History of the Administration of President Lincoln: Including His Speeches, Letters, Addresses, Proclamations, and Messages. With a Preliminary Sketch of His Life
J.C. Derby & N.C. Miller, 1864 - United States - 496 pages
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action Administration adopted advance arms army arrests authority believe bill called capital cause citizens civil command condition Congress consideration Constitution Convention course Department directed duty effect election enemy equal Executive existing fact favor force foreign friends give given Government hand held hope House hundred important interest issued labor land leave letter LINCOLN March matter McClellan means measures meeting ment military move movement necessary North object officers once opinion party passed peace persons political position possible present President principle proclamation proposed question reason rebel rebellion received regard relation reply Representatives resolution respect responsibility result Richmond Secretary Senate sent slavery slaves South success taken thing thousand tion troops Union United vote Washington whole York
Page 463 - Labor is prior to, and independent of, capital. Capital is only the fruit of labor, and could never have existed if labor had not first existed. Labor is the superior of capital, and deserves much the higher consideration.
Page 219 - Navy of the United States in time of actual armed rebellion against the authority and Government of the United States, and as a fit and necessary war measure for suppressing said rebellion, do, on this first day of January, in the year of our Lord one thousand eight hundred and...
Page 219 - And upon this act, sincerely believed to be an act of justice, warranted by the Constitution upon* military necessity, I invoke the considerate judgment of mankind and the gracious favor of Almighty God.
Page 215 - That on the first day of January, in the year of our Lord one thousand eight hundred and sixty-three, all persons held as slaves within any state, or designated part of a state, the people whereof shall then be in rebellion against the United States, shall be then, thenceforward and forever free...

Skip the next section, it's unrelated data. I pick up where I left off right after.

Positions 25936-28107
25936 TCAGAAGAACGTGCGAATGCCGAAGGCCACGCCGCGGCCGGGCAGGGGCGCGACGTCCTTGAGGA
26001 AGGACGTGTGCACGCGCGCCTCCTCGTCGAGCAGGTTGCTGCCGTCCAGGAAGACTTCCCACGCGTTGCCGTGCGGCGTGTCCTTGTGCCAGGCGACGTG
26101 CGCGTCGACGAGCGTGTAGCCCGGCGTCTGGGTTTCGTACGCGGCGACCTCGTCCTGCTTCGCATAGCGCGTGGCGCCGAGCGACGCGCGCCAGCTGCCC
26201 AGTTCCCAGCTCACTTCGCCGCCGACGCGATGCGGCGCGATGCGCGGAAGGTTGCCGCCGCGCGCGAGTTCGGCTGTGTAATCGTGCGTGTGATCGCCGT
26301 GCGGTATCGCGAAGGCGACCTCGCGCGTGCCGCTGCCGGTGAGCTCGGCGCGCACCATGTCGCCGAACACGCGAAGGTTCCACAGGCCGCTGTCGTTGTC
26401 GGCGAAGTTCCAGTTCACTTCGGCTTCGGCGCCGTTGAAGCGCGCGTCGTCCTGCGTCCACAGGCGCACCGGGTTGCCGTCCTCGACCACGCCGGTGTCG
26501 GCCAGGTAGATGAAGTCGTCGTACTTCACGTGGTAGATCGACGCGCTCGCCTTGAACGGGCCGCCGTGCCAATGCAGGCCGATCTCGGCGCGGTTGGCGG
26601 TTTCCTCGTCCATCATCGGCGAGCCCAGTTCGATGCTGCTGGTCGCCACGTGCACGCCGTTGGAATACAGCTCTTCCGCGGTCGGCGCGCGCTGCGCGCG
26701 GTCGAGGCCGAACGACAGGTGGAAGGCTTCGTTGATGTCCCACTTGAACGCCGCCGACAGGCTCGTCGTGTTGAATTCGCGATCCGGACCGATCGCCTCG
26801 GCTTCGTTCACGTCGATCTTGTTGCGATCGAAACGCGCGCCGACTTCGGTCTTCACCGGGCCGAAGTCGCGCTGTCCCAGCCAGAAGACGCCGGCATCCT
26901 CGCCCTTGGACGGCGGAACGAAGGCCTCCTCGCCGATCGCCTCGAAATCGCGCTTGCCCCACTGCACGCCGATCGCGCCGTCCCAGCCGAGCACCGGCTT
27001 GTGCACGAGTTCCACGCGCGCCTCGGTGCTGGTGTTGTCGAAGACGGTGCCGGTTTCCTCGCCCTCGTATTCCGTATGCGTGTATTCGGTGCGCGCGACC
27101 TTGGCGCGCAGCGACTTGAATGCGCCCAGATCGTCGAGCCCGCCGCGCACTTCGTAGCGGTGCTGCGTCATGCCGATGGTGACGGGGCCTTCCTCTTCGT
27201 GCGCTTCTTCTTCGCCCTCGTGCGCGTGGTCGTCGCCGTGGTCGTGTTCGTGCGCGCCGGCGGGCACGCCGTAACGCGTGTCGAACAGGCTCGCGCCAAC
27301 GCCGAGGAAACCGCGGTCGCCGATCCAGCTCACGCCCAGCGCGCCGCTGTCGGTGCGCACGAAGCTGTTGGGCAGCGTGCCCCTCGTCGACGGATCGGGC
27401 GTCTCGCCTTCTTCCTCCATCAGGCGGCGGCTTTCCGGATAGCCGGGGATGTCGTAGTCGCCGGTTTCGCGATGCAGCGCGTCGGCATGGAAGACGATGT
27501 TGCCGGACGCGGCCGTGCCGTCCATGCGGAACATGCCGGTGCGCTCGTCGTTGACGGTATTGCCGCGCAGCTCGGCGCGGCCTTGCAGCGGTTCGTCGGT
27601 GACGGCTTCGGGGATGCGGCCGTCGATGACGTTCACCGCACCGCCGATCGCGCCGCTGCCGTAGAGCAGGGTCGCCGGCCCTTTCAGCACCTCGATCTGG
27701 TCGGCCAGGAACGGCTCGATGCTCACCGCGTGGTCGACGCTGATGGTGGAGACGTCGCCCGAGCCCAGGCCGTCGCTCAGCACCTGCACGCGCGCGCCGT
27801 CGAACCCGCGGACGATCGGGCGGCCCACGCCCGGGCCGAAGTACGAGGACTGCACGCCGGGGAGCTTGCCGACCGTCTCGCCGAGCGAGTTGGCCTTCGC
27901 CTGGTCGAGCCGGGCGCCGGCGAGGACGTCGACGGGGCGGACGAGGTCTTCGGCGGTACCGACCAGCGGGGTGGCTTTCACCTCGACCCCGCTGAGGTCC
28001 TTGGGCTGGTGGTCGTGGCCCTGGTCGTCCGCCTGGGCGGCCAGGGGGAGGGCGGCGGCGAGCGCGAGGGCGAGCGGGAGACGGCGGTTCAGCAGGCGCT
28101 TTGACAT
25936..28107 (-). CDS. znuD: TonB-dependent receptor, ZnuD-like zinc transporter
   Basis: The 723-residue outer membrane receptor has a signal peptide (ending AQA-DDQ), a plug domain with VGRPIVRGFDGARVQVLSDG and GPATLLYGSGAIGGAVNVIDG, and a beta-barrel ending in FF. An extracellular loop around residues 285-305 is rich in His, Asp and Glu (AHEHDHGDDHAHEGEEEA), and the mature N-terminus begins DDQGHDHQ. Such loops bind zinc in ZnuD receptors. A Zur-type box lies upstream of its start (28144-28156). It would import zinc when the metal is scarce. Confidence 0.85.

Page 318 - Suppose you go to war, you cannot fight always ; and when after much loss on both sides, and no gain on either, you cease fighting, the identical old questions, as to terms of intercourse, are again upon you.
Page 317 - Constitution, and the law for the suppression of the foreign slave trade, are each as well enforced, perhaps, as any law can ever be in a community where the moral sense of the people imperfectly supports the law itself. The great...
Page 113 - That the maintenance inviolate of the rights of the States, and especially the right of each State to order and control its own domestic institutions according to its own judgment exclusively...
Page 149 - This is essentially a people's contest. On the side of the Union it is a struggle for maintaining in the world that form and substance of Government whose leading object is to elevate the condition of men...
Page 189 - Resolved, That the United States ought to co-operate with any State which may adopt gradual abolishment of slavery, giving to such State pecuniary aid, to be used by such State, in its discretion, to compensate for the inconveniences, public and private, produced by such change of system.
Page 114 - A disruption of the Federal Union, heretofore only menaced, is now formidably attempted. I hold that, in contemplation of universal law, and of the Constitution, the Union of these States is perpetual.
References to this book
War of Words: Abraham Lincoln and the Civil War Press
Harry J. Maihafer
No preview available - 2003
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The Roman Catholic Church in the Modern State
Charles Clinton Marshall
Snippet view - 1928